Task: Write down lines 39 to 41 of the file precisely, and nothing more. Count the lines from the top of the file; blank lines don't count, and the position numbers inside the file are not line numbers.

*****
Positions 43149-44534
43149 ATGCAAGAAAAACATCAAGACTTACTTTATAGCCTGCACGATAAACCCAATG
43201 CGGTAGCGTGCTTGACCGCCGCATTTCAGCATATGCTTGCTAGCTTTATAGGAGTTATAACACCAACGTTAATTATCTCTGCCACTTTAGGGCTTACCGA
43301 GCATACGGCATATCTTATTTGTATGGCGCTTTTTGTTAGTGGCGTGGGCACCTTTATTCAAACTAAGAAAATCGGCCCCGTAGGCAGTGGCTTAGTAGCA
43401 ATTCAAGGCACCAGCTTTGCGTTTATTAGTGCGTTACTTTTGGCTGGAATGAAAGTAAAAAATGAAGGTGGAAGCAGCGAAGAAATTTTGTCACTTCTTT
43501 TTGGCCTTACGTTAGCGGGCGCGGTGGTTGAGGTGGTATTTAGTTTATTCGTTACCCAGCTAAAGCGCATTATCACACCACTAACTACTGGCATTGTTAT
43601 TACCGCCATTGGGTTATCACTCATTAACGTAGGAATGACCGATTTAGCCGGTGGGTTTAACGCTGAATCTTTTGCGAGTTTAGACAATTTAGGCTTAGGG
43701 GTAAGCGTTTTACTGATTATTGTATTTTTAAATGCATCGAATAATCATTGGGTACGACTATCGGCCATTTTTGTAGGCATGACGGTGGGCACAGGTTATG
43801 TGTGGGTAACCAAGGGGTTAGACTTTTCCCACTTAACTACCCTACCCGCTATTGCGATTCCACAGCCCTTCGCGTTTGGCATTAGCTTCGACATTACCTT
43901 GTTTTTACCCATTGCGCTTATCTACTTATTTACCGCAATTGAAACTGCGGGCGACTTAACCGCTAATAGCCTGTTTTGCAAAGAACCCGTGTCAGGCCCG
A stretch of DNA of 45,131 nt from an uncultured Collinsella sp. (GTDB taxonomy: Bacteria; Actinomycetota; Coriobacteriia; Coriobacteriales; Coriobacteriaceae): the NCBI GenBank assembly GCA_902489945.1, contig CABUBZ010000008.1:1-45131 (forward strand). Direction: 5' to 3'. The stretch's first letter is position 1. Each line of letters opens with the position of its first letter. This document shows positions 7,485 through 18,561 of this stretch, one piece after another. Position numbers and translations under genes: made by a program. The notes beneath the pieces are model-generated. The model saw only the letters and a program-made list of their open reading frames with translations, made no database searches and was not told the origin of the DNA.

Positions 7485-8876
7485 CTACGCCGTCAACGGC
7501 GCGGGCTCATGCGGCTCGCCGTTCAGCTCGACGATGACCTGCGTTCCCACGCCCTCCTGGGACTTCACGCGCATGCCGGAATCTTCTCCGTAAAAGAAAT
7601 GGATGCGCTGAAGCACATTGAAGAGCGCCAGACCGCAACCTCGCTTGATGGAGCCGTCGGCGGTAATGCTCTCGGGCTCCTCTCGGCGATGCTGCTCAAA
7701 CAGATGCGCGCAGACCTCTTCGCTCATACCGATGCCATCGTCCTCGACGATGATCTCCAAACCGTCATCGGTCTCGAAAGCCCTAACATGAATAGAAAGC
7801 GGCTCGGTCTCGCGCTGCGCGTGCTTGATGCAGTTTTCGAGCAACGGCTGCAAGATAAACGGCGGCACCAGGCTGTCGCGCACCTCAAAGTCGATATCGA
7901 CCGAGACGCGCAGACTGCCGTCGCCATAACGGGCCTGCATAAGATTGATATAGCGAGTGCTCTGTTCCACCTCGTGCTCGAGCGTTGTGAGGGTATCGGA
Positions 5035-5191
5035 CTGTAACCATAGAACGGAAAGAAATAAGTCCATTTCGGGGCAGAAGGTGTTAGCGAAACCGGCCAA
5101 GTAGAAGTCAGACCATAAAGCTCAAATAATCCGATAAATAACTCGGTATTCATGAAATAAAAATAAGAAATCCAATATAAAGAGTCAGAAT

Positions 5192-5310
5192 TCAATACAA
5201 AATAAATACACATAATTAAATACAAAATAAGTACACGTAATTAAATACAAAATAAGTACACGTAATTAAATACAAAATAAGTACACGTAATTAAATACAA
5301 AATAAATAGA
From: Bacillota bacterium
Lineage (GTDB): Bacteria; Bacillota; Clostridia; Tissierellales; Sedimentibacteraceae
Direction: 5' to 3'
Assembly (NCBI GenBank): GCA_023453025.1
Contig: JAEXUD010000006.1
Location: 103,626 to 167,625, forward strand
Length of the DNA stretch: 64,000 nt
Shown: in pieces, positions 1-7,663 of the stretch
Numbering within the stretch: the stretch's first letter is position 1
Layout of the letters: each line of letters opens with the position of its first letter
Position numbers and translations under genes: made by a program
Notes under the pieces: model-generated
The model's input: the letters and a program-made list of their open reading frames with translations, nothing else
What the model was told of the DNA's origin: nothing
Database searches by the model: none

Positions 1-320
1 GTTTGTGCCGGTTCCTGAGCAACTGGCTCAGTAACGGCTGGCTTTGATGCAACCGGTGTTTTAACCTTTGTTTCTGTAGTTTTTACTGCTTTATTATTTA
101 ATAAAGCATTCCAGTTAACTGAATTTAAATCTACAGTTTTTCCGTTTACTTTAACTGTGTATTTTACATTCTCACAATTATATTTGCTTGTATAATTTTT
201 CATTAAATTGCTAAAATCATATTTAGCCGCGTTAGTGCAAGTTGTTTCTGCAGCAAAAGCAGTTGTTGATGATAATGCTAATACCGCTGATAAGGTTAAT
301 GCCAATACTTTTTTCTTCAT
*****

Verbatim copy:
What the model was told of the DNA's origin: nothing
Database searches by the model: none

Positions 1-320